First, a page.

Luckily, the course received enough insurance money to build a brand new clubhouse in time for the 2011 golf season. The cleanup effort of the course was even assisted by members of FEMA.
"With the extra help we were able to trim some trees up, work on the canopies a little bit," Swenson said. "A lot of stuff that me with my immediate staff would not have time to do."
However, further flooding in the spring and early summer of 2011 slowed down the recovery of the course. The holes that were the worst affected were No. 3, No. 4 and No. 6, with much of the fairways on those holes unable to be re-seeded until mid August.
"The worst thing that can happen is people will try to get out there too early and actually do more damage," Swenson said. "Getting out there too early you're just making it way muddier and you're sliding around."
After the long recovery process, Madelia Golf Course is finally back and better than ever. The mild winter finally allowed the course to fully recover, leaving it in pristine condition when it opened for play in late March.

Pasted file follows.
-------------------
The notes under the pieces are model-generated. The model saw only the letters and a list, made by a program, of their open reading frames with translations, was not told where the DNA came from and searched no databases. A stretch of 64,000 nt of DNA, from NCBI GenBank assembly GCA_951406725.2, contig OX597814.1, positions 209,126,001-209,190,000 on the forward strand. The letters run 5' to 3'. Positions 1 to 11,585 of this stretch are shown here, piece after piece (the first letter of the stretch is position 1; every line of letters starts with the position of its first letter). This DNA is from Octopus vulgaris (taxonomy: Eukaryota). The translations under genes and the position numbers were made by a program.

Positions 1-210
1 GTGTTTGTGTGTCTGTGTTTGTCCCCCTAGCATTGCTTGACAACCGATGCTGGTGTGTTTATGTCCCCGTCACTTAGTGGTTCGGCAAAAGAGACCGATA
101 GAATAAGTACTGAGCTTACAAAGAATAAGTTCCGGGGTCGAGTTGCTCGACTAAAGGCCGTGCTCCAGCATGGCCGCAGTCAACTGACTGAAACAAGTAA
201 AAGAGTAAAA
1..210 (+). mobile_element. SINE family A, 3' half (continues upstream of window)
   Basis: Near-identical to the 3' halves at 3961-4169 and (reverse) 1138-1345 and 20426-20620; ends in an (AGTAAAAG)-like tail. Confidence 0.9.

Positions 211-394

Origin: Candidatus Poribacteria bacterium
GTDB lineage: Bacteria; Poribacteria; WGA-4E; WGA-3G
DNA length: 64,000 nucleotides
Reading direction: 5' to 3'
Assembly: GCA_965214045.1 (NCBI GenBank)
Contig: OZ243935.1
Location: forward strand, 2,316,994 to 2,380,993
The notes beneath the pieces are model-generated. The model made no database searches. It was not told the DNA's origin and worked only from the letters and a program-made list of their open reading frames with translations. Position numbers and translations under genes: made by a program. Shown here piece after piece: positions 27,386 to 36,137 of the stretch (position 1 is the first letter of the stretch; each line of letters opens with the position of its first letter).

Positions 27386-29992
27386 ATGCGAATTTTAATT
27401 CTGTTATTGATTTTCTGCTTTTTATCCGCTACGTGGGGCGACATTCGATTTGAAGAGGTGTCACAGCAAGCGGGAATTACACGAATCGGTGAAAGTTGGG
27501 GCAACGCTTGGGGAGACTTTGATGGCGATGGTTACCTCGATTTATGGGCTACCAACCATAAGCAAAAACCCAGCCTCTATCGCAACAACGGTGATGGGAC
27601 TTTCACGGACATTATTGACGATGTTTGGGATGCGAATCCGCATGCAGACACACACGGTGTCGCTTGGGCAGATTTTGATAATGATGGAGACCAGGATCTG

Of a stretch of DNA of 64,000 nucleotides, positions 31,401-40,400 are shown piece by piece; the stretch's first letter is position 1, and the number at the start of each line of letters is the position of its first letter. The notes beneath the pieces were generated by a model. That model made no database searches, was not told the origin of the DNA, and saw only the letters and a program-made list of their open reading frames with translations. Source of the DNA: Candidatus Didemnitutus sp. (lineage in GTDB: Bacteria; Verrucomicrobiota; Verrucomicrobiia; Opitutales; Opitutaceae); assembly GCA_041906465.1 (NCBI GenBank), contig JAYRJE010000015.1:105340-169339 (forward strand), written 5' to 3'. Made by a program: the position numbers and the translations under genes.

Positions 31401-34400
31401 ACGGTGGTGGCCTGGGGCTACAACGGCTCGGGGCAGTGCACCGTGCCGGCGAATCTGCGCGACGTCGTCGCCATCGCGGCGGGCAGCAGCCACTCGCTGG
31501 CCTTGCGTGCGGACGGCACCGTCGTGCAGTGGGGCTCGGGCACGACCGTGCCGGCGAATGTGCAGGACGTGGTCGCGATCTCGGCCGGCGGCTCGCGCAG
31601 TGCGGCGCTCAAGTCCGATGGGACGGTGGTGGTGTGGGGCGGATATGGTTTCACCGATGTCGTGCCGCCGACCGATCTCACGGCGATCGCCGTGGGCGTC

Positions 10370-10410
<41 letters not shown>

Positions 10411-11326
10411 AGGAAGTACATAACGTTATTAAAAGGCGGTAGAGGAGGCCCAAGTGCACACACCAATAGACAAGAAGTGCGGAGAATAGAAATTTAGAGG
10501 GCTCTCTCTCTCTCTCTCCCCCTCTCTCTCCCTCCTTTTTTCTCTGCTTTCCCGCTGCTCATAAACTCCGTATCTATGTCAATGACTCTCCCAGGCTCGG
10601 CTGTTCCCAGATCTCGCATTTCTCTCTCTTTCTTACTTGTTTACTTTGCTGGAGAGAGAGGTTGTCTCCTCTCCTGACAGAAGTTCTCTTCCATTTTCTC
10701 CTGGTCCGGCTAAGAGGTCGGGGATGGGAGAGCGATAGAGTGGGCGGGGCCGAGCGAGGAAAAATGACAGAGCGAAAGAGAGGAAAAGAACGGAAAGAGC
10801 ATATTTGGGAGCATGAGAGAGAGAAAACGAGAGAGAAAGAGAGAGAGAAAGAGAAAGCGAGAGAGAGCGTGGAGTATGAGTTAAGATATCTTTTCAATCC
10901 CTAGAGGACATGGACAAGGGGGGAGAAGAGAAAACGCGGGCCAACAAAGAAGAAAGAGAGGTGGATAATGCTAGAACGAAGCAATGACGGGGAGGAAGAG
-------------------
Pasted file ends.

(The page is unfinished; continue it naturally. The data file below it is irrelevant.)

"The course now is probably in the best shape that I've seen it in five years," Swenson said.
The absence of further flooding this spring has left the Watonwan's water level well below the edge of its banks, allowing the benefits of life along the river to return at full force. With only very minimal winter kill on the fairways and the greens in perfect condition, along with the added work that was done with FEMA's help, Swenson describes the course as being the most playable it's been in five years.
Something that was almost completely lost in the fray with the flooding overshadowing last year's golf season was the new additions that came along with the now one-year-old clubhouse. Replacing the former structure was a building that brought the name "clubhouse" to a whole new level.